Statehouse work nearing completion


Ribbon cutting for final phase to be held today in Topeka.

Ribbon cutting for final phase to be held today in Topeka.

TOPEKA (AP) — After 13 years of renovations, the Kansas Statehouse is ready to welcome new generations of visitors to the seat of state government.

The project's final phase included an auditorium, a classroom, thousands of square feet of exhibition space and a visitor center, complete with an oversized map of Kansas. A ribbon cutting will take place today to open the new space.

"I think everybody's pleased with the final design," said Vance Kelley, with Treanor Architects, which did design work for the project. "We want this visitor center to speak for its time, which is today. The rest of the building speaks to its historic period."

A formal ceremony to mark completion of the nearly $330 million renovation project is scheduled for Jan. 29, the day in 1861 when Kansas became the 34th state to join the Union. The Statehouse was built in phases over 37 years, starting in 1866.

Workers will remain at the Statehouse through early 2014 to finish minor work and to complete landscaping on the exterior grounds.

Jim Rinner, project manager for JE Dunn which oversaw the project, said many of the features of the renovated Statehouse and visitor center were built to provide a sense of place for people touring the building. For example, visitors can peer into windows from beneath the stairs on the north entrance and see into the visitor center.

"It's a really nice tie to see where things are," Rinner said.

Visitors will enter from the north at the ground level and proceed through the visitor center and into limestone corridors that are the foundation of the building. Photographs of historic Kansans, events and documents line the walls before visitors go up to the five floors above.

"I am really proud of this space, and I hope everyone enjoys the exhibits," Jennie Chinn, executive director of the Kansas State Historical Society, said. "I've seen them in storage, as we've been working on them the last few months, but it's great to come down here and finally see them for the public to see."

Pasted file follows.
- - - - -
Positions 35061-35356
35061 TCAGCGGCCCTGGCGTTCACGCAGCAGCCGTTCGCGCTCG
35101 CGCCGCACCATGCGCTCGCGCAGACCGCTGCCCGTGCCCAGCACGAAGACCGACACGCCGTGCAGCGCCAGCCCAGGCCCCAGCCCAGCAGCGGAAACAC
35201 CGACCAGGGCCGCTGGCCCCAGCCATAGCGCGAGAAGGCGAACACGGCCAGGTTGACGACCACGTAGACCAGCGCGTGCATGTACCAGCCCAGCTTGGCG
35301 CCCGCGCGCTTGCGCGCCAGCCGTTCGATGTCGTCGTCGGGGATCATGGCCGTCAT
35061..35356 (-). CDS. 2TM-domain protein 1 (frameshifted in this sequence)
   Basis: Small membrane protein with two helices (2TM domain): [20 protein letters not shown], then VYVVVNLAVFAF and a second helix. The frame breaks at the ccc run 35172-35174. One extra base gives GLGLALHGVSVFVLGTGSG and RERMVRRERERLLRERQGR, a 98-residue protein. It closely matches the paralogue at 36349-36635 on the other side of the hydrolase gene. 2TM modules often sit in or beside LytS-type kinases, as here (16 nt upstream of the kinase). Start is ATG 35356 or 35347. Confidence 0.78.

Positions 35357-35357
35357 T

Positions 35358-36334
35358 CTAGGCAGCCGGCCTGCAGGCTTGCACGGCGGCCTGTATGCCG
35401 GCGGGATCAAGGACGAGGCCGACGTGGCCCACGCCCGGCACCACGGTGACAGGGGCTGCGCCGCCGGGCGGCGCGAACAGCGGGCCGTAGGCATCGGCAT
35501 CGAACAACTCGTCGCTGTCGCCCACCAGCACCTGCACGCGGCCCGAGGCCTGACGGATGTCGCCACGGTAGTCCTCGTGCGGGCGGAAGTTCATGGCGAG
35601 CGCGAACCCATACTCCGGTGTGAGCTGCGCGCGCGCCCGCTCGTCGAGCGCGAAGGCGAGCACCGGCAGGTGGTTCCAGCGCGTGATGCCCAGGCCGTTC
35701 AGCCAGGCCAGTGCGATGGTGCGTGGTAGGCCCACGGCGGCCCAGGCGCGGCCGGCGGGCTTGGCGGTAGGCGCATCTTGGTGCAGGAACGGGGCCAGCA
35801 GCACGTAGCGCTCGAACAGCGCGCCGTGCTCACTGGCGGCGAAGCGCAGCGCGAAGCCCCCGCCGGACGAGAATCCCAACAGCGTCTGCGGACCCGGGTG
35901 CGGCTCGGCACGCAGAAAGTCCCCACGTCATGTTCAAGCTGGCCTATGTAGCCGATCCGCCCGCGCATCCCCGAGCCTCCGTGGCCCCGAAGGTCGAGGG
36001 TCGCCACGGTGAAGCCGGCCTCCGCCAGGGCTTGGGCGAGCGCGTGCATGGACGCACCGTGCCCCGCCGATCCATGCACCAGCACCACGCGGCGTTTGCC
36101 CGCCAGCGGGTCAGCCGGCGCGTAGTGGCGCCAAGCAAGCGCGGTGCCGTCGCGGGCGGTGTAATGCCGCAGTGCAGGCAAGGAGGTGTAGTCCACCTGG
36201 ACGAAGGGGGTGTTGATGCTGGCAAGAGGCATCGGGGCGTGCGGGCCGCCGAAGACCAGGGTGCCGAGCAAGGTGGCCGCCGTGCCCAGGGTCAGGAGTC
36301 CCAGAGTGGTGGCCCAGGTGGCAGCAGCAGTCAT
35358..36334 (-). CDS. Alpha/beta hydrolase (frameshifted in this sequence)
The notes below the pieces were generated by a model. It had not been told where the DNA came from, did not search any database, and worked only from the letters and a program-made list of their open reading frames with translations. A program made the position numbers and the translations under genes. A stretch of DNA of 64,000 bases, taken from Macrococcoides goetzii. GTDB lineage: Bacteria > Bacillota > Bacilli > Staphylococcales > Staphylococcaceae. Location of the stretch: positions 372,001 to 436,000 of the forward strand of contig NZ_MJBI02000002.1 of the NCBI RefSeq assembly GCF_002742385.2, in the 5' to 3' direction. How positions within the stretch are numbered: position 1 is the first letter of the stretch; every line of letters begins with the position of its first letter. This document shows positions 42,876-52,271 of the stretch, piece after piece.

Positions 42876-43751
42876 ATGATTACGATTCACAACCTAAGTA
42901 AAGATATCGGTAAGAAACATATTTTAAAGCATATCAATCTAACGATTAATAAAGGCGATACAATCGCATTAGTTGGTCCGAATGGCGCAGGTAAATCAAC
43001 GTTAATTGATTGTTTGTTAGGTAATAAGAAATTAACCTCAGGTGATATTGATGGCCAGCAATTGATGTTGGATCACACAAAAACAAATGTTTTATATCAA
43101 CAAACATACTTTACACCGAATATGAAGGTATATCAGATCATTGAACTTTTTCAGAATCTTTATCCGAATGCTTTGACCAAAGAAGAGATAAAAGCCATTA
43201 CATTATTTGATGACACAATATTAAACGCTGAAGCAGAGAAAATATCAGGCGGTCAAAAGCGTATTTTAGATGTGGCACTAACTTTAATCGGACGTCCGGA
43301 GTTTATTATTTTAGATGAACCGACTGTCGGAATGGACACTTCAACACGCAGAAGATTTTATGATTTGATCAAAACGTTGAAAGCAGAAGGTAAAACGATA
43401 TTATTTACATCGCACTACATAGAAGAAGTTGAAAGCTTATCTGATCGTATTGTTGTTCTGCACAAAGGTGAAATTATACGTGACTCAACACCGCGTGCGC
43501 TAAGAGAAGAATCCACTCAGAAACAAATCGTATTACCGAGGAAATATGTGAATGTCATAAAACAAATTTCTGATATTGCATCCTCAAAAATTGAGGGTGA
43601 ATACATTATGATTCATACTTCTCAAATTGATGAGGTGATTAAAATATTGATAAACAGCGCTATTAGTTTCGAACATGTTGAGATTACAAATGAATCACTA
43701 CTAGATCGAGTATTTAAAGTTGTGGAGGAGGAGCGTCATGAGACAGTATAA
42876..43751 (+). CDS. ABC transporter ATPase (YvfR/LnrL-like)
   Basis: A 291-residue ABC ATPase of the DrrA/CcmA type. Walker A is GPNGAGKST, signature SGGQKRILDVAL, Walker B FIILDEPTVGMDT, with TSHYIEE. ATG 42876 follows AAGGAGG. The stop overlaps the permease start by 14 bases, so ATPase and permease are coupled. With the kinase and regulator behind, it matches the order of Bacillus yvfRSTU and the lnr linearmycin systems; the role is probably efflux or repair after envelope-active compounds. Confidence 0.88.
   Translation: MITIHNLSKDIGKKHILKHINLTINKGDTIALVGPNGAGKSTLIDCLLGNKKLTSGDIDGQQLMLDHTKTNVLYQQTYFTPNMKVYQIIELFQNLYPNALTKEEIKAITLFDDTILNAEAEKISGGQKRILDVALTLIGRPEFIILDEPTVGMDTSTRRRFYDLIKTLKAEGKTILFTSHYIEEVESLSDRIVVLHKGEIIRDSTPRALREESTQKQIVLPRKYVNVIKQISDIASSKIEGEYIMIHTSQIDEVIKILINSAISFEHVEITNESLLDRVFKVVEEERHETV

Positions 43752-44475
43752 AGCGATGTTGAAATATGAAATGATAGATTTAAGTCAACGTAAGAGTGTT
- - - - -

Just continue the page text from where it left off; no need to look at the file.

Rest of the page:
The renovations started in 2001 under Republican Gov. Bill Graves. They've included upgrades to the building's offices, meeting rooms and mechanical systems. Some previously drab rooms and hallways have been restored to their original 19th-century opulence.

Early estimates of the work pegged the cost at between $90 million and $120 million, but that was before legislative leaders added an underground parking garage and approved an expansion of the basement for new offices.

The state also discovered unexpected needs for repairing the exterior stone and replacing copper on the building's roof and dome.

During the renovations, crews discovered many unknown features included during the original construction, including fireplaces, ornate stenciling and doorways between rooms that were closed off during previous restoration efforts.

Much of the exterior work has been completed, though some of the final pieces of landscaping won't be installed until the spring when planting is more conducive. A concrete driveway that previously encircled the building was replaced with paver stones. New lighting was installed along sidewalks, but lights that previously illuminated the building were not replaced.

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